Last night two bad things happened: the Ohio State Buckeyes went down to defeat in the NCAA Tournament, and during the game Mr. Sports emerged.
The Buckeyes’ loss wasn’t unexpected; they’d gotten whipped by Gonzaga earlier in the season and were the underdog. Ohio State gamely fought back from a 15-point deficit at the start of the game to briefly take the lead in the second half, but ultimately Gonzaga pulled away. It was a good game, but also one where, from the standpoint of Ohio State fans at least, it seemed like every rolled-out layup and rattling in three-pointer and missed-shot carom just favored the Bulldogs. Sometimes that happens in sports.
That’s where Mr. Sports came in. That’s the name I’ve given to the harsh, foul-mouthed, angry personality that sometimes takes over during TV sports broadcasts when one of my favorite teams is playing in a big game. Mr. Sports wants his teams to win so badly that any adversity or bad break causes him to surge to the forefront and launch into vicious tirades about referees, opposing players, the fates, or even the opposing coach’s wife or Mom and Dad celebrating an impending win. And, because college basketball is a game where so many bounces or debatable foul calls can happen, it’s prime territory for Mr. Sports.
Last night Mr. Sports was pretty bad. Kish and I had decided to watch the game together, but after Ohio State fell far behind and was struggling to catch up, one of Mr. Sports’ loud and profane outbursts caused Russell’s dog Betty to leap off the couch, and Kish decided to retreat upstairs in disgust. Mr. Sports then watched the rest of the game by himself, fulminating about the unjust fates. After the game ended I went back upstairs, feeling sheepish and stupid about my loss of control in front of my disappointed wife and the two dogs. Recently I’ve gotten better about keeping Mr. Sports under wraps — combining age, presumed maturity, and avoidance strategies like just not watching much college basketball this year — but sometimes the power of Mr. Sports is simply too strong.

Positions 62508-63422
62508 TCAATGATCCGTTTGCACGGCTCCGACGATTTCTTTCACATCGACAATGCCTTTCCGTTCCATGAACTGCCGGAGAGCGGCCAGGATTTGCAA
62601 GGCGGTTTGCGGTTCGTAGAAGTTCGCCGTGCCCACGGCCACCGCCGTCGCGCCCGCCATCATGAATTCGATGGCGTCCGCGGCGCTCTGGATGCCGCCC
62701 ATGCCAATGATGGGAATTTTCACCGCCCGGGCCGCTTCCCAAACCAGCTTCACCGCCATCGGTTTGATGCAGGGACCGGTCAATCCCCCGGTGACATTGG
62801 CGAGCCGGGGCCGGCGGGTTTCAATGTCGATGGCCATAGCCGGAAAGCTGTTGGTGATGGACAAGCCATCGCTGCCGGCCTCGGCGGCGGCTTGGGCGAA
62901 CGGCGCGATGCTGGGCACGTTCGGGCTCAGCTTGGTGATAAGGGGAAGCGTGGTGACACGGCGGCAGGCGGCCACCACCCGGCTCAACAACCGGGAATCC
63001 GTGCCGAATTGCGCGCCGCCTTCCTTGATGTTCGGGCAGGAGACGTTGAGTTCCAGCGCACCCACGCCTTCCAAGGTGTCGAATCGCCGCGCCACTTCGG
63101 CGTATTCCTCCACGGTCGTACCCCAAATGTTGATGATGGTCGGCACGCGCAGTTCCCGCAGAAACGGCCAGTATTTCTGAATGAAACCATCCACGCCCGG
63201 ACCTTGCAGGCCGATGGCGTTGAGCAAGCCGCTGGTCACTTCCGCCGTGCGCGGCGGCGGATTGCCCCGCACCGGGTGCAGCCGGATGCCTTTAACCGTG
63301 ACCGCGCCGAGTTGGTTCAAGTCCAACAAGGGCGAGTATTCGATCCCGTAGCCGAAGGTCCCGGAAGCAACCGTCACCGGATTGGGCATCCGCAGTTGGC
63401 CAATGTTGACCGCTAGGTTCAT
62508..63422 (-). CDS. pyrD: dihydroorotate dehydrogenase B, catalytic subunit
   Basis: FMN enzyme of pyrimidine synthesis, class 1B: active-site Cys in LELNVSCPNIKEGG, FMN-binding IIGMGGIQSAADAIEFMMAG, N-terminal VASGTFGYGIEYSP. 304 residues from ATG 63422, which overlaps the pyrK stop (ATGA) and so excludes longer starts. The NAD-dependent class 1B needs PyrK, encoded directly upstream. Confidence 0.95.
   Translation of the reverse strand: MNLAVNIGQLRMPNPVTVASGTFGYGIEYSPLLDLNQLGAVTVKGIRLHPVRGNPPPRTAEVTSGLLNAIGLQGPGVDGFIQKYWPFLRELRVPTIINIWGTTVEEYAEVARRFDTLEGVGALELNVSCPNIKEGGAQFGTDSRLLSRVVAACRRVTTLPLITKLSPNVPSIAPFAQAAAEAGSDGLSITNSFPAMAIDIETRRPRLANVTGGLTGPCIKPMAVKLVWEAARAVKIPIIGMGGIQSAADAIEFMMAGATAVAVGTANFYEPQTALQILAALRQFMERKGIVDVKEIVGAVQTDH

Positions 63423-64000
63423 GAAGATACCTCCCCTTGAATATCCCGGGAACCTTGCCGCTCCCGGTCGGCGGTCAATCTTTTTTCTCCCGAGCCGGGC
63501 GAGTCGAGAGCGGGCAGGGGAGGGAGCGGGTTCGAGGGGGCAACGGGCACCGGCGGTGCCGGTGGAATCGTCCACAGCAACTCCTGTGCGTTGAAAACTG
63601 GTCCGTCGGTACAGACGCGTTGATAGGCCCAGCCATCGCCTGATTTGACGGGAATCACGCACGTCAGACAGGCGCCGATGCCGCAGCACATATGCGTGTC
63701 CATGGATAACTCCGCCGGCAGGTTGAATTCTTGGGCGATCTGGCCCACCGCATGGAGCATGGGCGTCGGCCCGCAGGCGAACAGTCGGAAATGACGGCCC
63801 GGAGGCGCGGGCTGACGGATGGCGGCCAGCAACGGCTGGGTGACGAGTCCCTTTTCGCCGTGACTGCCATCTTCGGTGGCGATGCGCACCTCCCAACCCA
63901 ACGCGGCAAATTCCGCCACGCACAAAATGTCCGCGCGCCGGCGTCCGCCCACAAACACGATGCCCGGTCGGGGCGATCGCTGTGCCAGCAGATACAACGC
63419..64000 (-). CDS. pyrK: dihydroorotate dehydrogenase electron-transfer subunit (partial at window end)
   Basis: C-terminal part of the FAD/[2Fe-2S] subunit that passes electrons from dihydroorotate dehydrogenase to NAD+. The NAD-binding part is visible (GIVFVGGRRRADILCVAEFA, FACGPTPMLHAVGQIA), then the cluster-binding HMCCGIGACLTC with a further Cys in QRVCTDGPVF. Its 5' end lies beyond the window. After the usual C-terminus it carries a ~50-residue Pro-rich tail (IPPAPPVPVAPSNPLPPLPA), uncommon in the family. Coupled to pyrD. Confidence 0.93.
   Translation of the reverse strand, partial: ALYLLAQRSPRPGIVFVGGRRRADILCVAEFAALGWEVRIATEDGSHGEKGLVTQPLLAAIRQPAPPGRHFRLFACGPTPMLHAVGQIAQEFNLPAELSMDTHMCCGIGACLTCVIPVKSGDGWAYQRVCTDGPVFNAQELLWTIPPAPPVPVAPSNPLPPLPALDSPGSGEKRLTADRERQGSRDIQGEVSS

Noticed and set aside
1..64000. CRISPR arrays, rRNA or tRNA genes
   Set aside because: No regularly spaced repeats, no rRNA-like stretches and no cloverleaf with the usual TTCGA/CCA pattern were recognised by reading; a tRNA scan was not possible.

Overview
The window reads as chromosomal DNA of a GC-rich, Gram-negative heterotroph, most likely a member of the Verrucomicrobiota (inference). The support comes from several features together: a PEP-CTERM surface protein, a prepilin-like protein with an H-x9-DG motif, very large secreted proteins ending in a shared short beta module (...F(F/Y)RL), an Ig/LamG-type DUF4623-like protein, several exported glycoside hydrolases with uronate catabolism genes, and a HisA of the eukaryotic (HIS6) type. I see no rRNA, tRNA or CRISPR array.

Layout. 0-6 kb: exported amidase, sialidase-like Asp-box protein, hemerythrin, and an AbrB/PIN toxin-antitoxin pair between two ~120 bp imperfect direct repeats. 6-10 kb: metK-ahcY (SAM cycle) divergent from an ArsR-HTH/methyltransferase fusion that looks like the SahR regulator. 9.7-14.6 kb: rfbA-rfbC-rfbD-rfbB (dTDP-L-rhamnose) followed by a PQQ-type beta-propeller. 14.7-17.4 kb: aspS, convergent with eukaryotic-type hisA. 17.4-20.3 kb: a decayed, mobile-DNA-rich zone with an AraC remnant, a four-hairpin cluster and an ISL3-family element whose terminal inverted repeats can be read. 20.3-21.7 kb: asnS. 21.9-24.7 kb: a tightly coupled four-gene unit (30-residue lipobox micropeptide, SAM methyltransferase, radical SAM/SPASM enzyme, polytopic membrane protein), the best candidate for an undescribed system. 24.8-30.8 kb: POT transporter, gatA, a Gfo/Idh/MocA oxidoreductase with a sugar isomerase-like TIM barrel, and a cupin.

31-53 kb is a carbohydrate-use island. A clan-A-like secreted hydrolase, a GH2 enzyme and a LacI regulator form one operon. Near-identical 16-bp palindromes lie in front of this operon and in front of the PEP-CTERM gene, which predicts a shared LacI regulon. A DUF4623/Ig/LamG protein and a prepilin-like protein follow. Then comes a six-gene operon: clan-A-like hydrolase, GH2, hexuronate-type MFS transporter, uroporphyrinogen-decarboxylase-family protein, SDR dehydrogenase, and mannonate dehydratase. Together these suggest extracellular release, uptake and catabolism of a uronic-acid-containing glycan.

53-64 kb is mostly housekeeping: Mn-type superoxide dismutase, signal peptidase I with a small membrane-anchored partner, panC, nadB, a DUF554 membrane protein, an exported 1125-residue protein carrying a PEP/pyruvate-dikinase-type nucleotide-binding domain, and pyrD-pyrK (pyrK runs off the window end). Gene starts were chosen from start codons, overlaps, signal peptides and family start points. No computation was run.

The Atlantic recently carried an interesting article about the positives and negatives of being a sports fan, and concluded that the benefits outweigh the negatives. And I know from personal experience how thrilling it is when one of your teams wins it all. But it is embarrassing when Mr. Sports thunders out from my id and starts raging at the TV, and it makes me feel bad to disappoint my baffled wife, who just can’t understand how sports can cause such a fundamental change in behavior in the blink of an eye.
I’m 60 years old, and I’ve still got some growing up to do.